• Announcements

    • khawk

      Download the Game Design and Indie Game Marketing Freebook   07/19/17

      GameDev.net and CRC Press have teamed up to bring a free ebook of content curated from top titles published by CRC Press. The freebook, Practices of Game Design & Indie Game Marketing, includes chapters from The Art of Game Design: A Book of Lenses, A Practical Guide to Indie Game Marketing, and An Architectural Approach to Level Design. The GameDev.net FreeBook is relevant to game designers, developers, and those interested in learning more about the challenges in game development. We know game development can be a tough discipline and business, so we picked several chapters from CRC Press titles that we thought would be of interest to you, the GameDev.net audience, in your journey to design, develop, and market your next game. The free ebook is available through CRC Press by clicking here. The Curated Books The Art of Game Design: A Book of Lenses, Second Edition, by Jesse Schell Presents 100+ sets of questions, or different lenses, for viewing a game’s design, encompassing diverse fields such as psychology, architecture, music, film, software engineering, theme park design, mathematics, anthropology, and more. Written by one of the world's top game designers, this book describes the deepest and most fundamental principles of game design, demonstrating how tactics used in board, card, and athletic games also work in video games. It provides practical instruction on creating world-class games that will be played again and again. View it here. A Practical Guide to Indie Game Marketing, by Joel Dreskin Marketing is an essential but too frequently overlooked or minimized component of the release plan for indie games. A Practical Guide to Indie Game Marketing provides you with the tools needed to build visibility and sell your indie games. With special focus on those developers with small budgets and limited staff and resources, this book is packed with tangible recommendations and techniques that you can put to use immediately. As a seasoned professional of the indie game arena, author Joel Dreskin gives you insight into practical, real-world experiences of marketing numerous successful games and also provides stories of the failures. View it here. An Architectural Approach to Level Design This is one of the first books to integrate architectural and spatial design theory with the field of level design. The book presents architectural techniques and theories for level designers to use in their own work. It connects architecture and level design in different ways that address the practical elements of how designers construct space and the experiential elements of how and why humans interact with this space. Throughout the text, readers learn skills for spatial layout, evoking emotion through gamespaces, and creating better levels through architectural theory. View it here. Learn more and download the ebook by clicking here. Did you know? GameDev.net and CRC Press also recently teamed up to bring GDNet+ Members up to a 20% discount on all CRC Press books. Learn more about this and other benefits here.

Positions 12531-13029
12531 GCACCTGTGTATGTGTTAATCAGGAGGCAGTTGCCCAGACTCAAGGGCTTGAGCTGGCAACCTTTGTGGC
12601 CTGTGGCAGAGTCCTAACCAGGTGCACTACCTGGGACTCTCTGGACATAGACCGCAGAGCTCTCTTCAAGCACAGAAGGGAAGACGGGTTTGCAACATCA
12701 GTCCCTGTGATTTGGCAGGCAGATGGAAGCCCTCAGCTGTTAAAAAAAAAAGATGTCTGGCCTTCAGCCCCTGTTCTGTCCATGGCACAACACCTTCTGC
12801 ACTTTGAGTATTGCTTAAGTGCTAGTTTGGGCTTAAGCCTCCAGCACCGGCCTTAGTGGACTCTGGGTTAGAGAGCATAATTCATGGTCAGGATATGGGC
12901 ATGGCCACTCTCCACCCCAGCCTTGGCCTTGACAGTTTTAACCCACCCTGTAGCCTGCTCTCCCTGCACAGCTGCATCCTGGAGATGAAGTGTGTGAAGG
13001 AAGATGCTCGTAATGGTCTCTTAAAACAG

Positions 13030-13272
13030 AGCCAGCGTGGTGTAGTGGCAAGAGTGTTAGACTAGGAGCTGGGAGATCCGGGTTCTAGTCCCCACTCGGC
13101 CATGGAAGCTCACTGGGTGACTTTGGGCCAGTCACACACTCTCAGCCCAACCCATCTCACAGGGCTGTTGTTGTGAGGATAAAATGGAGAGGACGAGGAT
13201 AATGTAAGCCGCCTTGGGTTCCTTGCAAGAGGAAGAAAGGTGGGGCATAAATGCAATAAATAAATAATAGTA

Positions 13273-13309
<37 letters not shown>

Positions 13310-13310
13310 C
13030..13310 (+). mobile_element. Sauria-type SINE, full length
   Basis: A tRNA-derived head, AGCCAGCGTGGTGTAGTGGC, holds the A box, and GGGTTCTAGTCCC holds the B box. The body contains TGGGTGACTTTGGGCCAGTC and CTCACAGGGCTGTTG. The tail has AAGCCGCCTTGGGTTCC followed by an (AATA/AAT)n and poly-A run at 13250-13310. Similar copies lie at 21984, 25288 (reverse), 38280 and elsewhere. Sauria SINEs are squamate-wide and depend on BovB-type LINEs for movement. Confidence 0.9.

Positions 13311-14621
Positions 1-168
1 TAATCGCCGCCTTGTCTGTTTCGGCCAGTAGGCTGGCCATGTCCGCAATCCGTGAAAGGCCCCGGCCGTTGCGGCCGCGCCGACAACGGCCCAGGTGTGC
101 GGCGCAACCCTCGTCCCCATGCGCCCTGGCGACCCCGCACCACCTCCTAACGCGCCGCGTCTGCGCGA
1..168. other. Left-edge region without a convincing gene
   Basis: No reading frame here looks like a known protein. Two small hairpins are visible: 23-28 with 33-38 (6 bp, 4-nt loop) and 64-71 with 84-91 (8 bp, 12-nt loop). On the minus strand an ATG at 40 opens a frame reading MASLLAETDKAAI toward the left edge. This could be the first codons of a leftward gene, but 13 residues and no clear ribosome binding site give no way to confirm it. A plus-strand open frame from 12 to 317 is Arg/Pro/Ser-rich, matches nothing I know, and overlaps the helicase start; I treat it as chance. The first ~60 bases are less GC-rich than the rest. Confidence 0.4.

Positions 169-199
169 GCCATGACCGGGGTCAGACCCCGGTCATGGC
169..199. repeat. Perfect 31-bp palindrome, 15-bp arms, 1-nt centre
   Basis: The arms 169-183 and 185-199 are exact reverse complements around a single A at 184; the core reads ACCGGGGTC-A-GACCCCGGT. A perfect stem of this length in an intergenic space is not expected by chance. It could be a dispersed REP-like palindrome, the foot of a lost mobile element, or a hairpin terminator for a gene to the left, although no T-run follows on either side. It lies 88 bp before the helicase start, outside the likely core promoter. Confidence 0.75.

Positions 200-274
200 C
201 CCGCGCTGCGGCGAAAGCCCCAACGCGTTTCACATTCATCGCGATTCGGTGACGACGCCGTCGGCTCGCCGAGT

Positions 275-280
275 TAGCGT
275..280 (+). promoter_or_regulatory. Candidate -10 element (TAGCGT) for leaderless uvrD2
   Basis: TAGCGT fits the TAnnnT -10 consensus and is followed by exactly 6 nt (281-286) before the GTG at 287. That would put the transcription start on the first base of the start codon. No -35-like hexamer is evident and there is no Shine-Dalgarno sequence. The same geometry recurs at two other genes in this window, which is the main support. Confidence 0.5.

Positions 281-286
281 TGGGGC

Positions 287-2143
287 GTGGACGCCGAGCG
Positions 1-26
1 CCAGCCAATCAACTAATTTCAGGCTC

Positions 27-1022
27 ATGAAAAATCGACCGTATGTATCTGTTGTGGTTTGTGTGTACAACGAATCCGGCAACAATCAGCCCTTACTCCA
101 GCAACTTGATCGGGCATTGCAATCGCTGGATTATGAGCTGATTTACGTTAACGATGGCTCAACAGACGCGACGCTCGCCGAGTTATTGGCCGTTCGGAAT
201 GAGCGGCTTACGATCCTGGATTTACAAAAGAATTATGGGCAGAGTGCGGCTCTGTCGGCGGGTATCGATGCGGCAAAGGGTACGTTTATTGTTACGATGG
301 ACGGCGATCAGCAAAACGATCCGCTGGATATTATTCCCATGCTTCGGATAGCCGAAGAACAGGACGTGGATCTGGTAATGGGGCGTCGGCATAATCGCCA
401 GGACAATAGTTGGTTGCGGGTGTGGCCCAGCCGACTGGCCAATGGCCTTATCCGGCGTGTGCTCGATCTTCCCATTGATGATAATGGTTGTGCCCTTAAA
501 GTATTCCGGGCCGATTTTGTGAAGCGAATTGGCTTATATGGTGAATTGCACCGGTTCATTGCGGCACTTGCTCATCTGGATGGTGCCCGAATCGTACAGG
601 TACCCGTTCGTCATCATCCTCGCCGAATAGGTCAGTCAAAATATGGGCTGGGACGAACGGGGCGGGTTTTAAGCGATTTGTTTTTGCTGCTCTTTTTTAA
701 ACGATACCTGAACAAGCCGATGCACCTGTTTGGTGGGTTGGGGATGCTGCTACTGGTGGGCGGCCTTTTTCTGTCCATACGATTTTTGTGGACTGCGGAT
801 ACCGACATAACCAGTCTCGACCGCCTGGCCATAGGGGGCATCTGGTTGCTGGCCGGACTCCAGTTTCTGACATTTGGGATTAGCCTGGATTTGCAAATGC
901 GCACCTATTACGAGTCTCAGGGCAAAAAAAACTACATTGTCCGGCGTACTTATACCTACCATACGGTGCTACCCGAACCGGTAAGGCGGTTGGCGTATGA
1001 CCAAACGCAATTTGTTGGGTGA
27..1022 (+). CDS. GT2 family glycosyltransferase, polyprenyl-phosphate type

Sign in to follow this  
Followers 0
SeiryuEnder

Defining Entities using XML/Lua

2 posts in this topic

I've been developing a data-driven Entity/Component system in C++ using Lua. There's been a lot of good documentation out there, but I've hit a bit of a snag with Lua.


-edit 1:
[indent=1]My problem is likely to do with the need to bind classes to Lua rather than using a factory to create components... Still doing research on that[/indent]

-edit 2:
[indent=1]After some thought and playing with Luna, I'm going to try registering components with my factory and feeding the base pointer address back to Lua.[/indent]
[indent=1]From there I should be able to call the expected mapped function. I don't know what kind of error handling this will have (if any), but at least it's moving in a direction.[/indent]


[b]Summarized Question[/b]
How do I create objects with a C++ factory using Lua and define necessary parameters while maintaining type-safety?
My goal is to be able to determine at runtime if there is a parameter mismatch when defining a component.

[b]More Information[/b]
The system works like this:

Open OnLoad.lua
-OnLoad.lua loads _Level_.lua
--_Level_.lua loads and posititions Entities in the world
---Game parses XML file for (each) Entity definition

[One of two ways to handle this]

[i]A[/i]
----Entity tag references _Entity_.lua
-----_Entity_.lua loads components

OR

[i]B[/i]